Alexander T. Cringan

Alexander T. (Thom) Cringan. Teacher, administrator, conductor, ethnomusicologist, b Carluke, near Glasgow, 13 Oct 1860, d Toronto 1 Feb 1931; B MUS (Toronto) 1899.

Cringan, Alexander T.

Alexander T. (Thom) Cringan. Teacher, administrator, conductor, ethnomusicologist, b Carluke, near Glasgow, 13 Oct 1860, d Toronto 1 Feb 1931; B MUS (Toronto) 1899. After early training in Carluke he attended John Spencer Curwen's Tonic Sol-Fa College in London (licentiate 1886) and studied voice with Emil Behnke. He visited Toronto about 1885 and settled there in 1886, teaching school music and becoming music director for city schools. He was music director 1901-31 at the Toronto Normal School and in 1919 was appointed inspector of the teaching of music for Ontario. He also taught tonic sol-fa at the Toronto College of Music and voice at the TCM ca 1900-20. He was the first president of the music section of the Ontario Educational Association (OMEA) 1919-22. He was choirmaster at Central Presbyterian Church 1887-95 and Cooke's Presbyterian Church 1897-1900, a member 1900-11 of the Toronto Mendelssohn Choir, and often the organizer of massed choirs of school children for such public events as the opening in 1894 of Massey Music Hall (Massey Hall). His manual The Canadian Music Course (Toronto 1888) was the official music text of the Toronto Board of Education. Other books by Cringan include Teacher's Handbook of the Tonic Sol-Fa System (Toronto 1889), The New Educational Music Course (Toronto 1898-1907), The Conservatory Sight-Singing Method (Toronto 1901), and, in collaboration with P.George Marshall, The Canadian Song Series (Toronto 1931-4).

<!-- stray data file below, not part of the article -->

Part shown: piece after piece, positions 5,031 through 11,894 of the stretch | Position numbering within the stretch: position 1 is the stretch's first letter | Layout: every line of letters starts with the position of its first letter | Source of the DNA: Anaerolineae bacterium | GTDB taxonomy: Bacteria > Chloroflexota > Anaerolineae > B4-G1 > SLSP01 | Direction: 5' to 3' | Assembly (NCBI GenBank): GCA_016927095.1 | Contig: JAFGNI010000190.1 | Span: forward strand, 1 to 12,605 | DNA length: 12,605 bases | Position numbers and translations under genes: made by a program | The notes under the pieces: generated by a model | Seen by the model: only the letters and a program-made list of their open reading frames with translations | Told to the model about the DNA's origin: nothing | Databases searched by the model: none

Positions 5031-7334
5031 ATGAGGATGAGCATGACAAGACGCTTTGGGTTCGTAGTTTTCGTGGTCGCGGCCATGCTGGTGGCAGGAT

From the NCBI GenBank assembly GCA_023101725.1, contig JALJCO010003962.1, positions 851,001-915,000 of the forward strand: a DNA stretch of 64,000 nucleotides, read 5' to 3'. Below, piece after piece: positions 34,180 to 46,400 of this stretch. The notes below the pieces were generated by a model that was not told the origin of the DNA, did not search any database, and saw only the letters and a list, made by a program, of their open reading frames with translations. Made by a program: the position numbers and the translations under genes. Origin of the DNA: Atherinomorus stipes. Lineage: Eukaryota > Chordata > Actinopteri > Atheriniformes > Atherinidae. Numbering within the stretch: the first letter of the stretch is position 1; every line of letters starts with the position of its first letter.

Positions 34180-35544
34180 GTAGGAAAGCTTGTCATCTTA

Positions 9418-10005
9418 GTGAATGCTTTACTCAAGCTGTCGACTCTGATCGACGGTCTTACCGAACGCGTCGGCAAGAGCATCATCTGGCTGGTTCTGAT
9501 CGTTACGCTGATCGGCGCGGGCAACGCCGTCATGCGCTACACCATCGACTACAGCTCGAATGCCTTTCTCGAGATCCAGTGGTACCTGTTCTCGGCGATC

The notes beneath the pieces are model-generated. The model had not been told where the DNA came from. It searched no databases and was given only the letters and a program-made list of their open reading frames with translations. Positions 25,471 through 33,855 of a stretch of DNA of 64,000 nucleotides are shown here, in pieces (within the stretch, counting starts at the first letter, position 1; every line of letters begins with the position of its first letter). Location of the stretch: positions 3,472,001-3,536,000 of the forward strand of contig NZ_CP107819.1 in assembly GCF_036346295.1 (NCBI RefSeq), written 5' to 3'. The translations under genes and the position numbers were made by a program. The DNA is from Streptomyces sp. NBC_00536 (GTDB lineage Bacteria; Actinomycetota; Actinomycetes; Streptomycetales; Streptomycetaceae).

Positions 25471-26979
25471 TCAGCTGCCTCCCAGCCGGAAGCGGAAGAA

Cringan also recorded ca 1897-1902 and transcribed about 100 Iroquois songs, analysing them mainly in terms of 'gapped' major and minor scales, usually pentatonic. The songs were published in a series of archaeological papers appended to the report of the minister of education of Ontario. These represented some of the earliest Canadian ethnomusicological research and pioneered the use in Canada of the phonograph for this purpose. Wax cylinders and tape recordings of the songs (about 50 minutes of music) are held at the Canadian Museum of Civilization and some of his papers are at the National Library of Canada. His daughter, Janet Thom Cringan (b Toronto 1889, d there 1972), was a singing teacher in Toronto. A grandson, Robert Cringan, taught music 1950-80 at Earl Haig Collegiate in North York, Ont; the school auditorium was named in his honour.

See also Ethnomusicology; School music.


Further Reading

  • Alexander Thom Cringan, 'Iroquois music,' Report of the Minister of Education of Ontario: Appendix (Toronto 1898)

    'Pagan dance songs of the Iroquois,' ibid (Toronto 1899)

    'Iroquois folk songs,' ibid (Toronto 1902)

    'Indian music,' ibid (Toronto 1905)

    'Aboriginal Indian songs,' in 'A review of music in Canada,' Modern Music and Musicians (New York 1913)

    'Mr. A.T. Cringan,' MJ, 19, Jul-Aug 1888

    'In memoriam,' MCan, vol 12, Feb 1931

    Brault, Diana. 'Alexander Thom Cringan, 1860-1931,' Recorder, vol 19, Jun 1977

    Report of the reading of Cringan's paper 'Traditional songs of the Iroquois Indians' at the Imperial Institute in London, MT, vol 41, Feb 1900

    Uhryniw, Donaldson 'Cringan and tonic sol-fa; morality through music,' MA research essay. Carleton 1981